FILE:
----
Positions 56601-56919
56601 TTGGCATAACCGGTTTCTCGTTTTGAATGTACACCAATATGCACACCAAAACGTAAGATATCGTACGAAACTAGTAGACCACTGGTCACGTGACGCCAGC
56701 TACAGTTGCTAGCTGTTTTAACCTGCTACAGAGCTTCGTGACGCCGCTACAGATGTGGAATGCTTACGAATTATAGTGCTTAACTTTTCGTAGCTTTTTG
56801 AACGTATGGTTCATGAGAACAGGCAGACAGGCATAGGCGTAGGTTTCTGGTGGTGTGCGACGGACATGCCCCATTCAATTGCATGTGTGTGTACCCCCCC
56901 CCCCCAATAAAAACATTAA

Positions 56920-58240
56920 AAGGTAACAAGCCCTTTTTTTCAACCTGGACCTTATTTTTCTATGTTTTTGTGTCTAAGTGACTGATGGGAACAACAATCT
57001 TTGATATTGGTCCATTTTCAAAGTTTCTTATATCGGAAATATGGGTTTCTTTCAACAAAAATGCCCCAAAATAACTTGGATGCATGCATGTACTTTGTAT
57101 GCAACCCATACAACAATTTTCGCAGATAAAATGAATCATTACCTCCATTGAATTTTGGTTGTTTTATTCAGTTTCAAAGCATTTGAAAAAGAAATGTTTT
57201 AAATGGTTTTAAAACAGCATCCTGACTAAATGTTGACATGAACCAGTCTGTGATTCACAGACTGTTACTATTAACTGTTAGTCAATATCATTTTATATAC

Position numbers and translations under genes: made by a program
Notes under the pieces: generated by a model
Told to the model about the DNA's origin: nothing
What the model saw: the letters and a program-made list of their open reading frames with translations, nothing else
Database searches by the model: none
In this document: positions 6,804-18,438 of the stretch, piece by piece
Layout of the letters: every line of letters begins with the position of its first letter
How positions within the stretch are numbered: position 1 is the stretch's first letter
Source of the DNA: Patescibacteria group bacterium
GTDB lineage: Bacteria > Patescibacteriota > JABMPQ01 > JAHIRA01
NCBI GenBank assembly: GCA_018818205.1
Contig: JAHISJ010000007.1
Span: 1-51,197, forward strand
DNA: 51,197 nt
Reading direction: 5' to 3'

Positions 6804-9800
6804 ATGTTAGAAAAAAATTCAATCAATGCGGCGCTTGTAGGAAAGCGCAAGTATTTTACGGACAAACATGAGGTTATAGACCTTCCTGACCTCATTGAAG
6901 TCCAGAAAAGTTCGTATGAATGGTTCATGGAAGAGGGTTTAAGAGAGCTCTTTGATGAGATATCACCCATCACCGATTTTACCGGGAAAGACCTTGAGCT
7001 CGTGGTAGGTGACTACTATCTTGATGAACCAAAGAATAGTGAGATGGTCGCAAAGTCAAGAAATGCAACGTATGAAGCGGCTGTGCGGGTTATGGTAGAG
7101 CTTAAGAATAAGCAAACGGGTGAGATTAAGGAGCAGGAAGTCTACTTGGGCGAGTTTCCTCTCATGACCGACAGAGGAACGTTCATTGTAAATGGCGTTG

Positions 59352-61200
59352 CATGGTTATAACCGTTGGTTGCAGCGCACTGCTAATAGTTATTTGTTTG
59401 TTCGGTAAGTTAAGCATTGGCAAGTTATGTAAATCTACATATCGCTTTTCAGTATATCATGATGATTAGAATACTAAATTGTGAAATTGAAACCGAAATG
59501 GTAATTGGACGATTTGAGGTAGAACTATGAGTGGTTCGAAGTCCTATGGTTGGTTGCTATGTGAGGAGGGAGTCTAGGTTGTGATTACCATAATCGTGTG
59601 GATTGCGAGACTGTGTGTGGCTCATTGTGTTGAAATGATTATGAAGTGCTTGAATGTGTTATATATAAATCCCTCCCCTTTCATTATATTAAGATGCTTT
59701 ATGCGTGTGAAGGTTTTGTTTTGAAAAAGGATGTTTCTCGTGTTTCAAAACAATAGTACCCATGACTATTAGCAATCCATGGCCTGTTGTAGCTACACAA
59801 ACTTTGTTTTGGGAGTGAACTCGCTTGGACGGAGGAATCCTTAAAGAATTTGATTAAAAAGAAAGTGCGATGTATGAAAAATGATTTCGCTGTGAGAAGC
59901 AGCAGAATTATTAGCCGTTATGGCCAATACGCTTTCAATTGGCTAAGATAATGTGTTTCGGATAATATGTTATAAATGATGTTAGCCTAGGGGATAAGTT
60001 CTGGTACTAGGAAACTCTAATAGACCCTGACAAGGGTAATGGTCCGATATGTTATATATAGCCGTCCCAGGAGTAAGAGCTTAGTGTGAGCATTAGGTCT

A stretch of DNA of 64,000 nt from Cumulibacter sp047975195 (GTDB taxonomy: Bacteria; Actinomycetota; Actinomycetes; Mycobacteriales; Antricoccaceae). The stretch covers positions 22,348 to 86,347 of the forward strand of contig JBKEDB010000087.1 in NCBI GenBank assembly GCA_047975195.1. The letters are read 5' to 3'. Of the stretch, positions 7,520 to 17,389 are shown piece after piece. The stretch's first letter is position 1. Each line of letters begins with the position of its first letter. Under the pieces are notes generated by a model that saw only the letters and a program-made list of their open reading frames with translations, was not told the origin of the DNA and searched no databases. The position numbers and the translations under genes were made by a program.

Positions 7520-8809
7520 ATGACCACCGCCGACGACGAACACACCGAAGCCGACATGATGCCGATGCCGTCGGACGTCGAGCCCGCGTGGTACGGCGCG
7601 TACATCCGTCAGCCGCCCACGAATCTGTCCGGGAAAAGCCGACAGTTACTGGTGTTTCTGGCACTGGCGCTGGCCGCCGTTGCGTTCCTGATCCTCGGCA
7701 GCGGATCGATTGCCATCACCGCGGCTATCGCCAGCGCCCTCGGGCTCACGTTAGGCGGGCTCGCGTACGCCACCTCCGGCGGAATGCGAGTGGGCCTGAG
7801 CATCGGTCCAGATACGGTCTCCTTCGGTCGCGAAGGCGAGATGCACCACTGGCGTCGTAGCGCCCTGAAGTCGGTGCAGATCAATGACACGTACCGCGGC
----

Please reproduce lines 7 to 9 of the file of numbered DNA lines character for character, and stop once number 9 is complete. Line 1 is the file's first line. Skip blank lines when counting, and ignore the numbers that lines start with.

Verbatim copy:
56920 AAGGTAACAAGCCCTTTTTTTCAACCTGGACCTTATTTTTCTATGTTTTTGTGTCTAAGTGACTGATGGGAACAACAATCT
57001 TTGATATTGGTCCATTTTCAAAGTTTCTTATATCGGAAATATGGGTTTCTTTCAACAAAAATGCCCCAAAATAACTTGGATGCATGCATGTACTTTGTAT
57101 GCAACCCATACAACAATTTTCGCAGATAAAATGAATCATTACCTCCATTGAATTTTGGTTGTTTTATTCAGTTTCAAAGCATTTGAAAAAGAAATGTTTT